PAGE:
What Kind of Zika Testing is Available?


Now that you’ve been bitten by a mosquito and are showing Zika-related symptoms, you’re naturally worried that you’ve been infected. What now? Can you be tested?

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Yes, you can. And if you fit the Center for Disease Control and Preventions’ (CDC’s) test criteria, then you SHOULD be tested. The CDC says if you’re showing symptoms of the Zika virus or you’re pregnant, with or without symptoms, then Zika testing is recommended if:

  • You live in or have traveled to a Zika—affected area.
  • You’ve had sex with a person who lives in or has traveled to a Zika—affected area.

How does Zika testing work?

For those who need to be tested, the Zika virus can be diagnosed through blood or urine samples.

There are different ways a person can be tested. Some tests, like the Real-Time Reverse Transcription-Polymerase Chain Reaction (rRT-PCR) test are more common. Other tests, like the Trioplex Real-Time RT-PCR Assay test that the U.S. Food and Drug Administration has only authorized under an Emergency Use Authorization, are not as common.

For the most effective results, it’s widely recommended to get tested within two weeks of Zika virus symptoms first appearing. So if you match the before-mentioned criteria for getting tested, it’s important to go see your doctor sooner rather than later.

If you’ve passed that two-week window but still would like to be tested, antibody testing can still be done. However, this test comes with an increased risk of false results.

How long does it take to get Zika virus test results back?

Patience can be hard. And if you’ve ever had some kind of test done – which most likely you have – then you know waiting for the results can sometimes be the hardest part of the process.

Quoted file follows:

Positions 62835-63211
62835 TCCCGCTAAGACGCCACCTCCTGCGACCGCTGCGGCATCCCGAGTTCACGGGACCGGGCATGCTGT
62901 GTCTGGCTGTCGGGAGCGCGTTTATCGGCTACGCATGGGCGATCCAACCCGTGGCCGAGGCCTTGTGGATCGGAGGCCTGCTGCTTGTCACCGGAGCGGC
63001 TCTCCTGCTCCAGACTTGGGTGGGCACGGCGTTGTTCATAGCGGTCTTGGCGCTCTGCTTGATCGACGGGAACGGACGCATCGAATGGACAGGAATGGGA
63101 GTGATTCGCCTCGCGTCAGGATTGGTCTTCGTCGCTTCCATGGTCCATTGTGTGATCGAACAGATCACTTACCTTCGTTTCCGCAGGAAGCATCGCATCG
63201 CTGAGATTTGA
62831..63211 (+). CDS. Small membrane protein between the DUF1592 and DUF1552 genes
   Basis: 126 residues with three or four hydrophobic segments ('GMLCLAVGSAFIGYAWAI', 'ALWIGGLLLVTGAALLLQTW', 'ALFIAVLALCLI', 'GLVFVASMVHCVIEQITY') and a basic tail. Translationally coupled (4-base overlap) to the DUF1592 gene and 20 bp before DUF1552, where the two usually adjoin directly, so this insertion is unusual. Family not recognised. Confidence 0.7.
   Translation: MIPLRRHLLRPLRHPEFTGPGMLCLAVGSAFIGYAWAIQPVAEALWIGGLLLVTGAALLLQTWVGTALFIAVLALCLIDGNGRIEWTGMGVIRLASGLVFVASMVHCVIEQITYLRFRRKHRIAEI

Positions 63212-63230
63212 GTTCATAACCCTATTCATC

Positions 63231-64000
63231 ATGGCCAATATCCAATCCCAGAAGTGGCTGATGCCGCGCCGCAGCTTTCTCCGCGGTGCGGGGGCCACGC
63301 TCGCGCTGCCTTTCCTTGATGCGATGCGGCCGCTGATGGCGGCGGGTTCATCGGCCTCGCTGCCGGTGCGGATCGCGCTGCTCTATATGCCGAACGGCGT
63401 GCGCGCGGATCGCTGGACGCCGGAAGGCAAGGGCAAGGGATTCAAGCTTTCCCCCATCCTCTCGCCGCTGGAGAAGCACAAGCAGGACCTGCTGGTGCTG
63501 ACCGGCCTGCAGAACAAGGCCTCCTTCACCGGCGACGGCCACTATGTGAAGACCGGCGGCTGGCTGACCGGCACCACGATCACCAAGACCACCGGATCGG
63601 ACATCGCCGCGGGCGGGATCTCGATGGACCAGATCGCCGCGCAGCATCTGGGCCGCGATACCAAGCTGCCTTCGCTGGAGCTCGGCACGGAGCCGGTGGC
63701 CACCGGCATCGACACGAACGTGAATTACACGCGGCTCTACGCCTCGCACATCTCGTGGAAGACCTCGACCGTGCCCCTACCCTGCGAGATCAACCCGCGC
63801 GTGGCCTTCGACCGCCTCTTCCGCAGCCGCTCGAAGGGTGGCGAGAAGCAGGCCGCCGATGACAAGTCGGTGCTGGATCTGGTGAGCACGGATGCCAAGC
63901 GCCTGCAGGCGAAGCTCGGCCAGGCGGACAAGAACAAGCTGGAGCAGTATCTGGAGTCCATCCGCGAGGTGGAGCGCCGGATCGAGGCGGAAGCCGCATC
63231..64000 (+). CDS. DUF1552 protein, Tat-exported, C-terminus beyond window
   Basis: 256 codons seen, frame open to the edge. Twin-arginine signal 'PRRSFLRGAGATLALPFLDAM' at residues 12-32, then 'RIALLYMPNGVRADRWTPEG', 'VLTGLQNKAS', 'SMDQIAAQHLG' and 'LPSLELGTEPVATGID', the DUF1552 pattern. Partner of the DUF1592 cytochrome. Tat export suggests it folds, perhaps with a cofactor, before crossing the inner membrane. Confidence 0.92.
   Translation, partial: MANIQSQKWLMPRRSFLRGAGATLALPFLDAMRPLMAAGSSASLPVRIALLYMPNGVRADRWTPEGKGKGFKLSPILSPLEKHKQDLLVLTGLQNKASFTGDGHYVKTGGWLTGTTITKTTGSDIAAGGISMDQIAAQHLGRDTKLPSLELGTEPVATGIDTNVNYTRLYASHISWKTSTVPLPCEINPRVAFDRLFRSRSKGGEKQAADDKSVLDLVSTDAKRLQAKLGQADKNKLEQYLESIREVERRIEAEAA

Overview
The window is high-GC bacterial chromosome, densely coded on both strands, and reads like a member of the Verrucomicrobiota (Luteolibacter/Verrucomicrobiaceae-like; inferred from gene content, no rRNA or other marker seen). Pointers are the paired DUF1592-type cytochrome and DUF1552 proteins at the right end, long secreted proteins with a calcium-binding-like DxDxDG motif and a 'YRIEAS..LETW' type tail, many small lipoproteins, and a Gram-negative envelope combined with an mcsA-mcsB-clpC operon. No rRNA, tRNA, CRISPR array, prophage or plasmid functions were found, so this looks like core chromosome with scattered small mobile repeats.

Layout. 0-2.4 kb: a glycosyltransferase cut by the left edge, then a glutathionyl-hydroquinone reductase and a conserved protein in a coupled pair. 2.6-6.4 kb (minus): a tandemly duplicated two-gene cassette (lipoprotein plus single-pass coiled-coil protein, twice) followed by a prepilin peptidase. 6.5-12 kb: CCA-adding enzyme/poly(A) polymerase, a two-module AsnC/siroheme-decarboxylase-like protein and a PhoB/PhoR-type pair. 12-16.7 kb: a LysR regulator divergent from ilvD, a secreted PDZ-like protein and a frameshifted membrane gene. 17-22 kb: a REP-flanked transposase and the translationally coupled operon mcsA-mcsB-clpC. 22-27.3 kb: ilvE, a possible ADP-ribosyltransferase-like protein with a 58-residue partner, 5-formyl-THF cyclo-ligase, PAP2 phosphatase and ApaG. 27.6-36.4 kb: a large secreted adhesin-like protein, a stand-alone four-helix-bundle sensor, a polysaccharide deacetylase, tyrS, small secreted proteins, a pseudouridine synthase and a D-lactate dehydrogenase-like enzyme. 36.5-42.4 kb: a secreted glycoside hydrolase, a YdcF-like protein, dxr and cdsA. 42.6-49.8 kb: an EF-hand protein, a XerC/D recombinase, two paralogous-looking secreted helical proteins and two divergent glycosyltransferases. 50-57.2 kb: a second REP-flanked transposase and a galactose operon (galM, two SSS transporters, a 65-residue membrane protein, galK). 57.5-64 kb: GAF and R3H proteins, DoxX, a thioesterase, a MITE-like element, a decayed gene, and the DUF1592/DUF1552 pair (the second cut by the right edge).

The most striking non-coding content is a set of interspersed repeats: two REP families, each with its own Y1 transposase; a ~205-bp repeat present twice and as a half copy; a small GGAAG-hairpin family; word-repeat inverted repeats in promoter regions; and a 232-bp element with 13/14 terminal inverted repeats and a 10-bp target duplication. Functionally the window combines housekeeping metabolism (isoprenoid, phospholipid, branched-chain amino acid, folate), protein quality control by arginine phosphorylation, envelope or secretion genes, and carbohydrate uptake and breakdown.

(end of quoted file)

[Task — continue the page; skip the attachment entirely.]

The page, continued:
Doctors and researchers are smart, and they’re doing a lot of groundbreaking work. And the more time they’ve had to focus on the Zika virus, the more evolved testing has become. Results wait time has now been shortened from weeks to just days. The time difference is based on whether your lab work needs to be sent to the CDC, or whether it can be sent to a local public health lab. If you live close to one of these labs, then you could be in luck.

Results wait time is also largely dependent on when you’re tested. If you’re tested during the summer months, you may have to wait longer to get your results back since arbovirus diseases – viruses caused by mosquitos – are more common during that time so more tests are being done.

For the average person, a longer wait time isn’t a big deal. That’s because the Zika virus is typically out of a person’s system in 3-7 days of becoming infected. However, if you’re pregnant and your newborn is at risk for certain neurological damage, then that possibility of a two-to-four week wait time can really become an issue.

What happens if you are diagnosed with the Zika virus?

There’s currently no vaccine or treatment available for Zika virus. If you’ve been diagnosed, the CDC advises you to get plenty of rest, drink a lot of fluids and take proper over-the-counter pain medication. Basically, you should treat this virus like you would any other one. And, as always, if you have any medical questions, please consult with your primary physician.

Staying informed is a great way to help prevent mosquito bites and Zika infection. For answers to more questions, checkout The Terminix Zika fact Guide.

Next > Why Do Mosquito Bites Itch? And Other Questions

Center For Disease Control and Prevention
Everyday Health
New York Times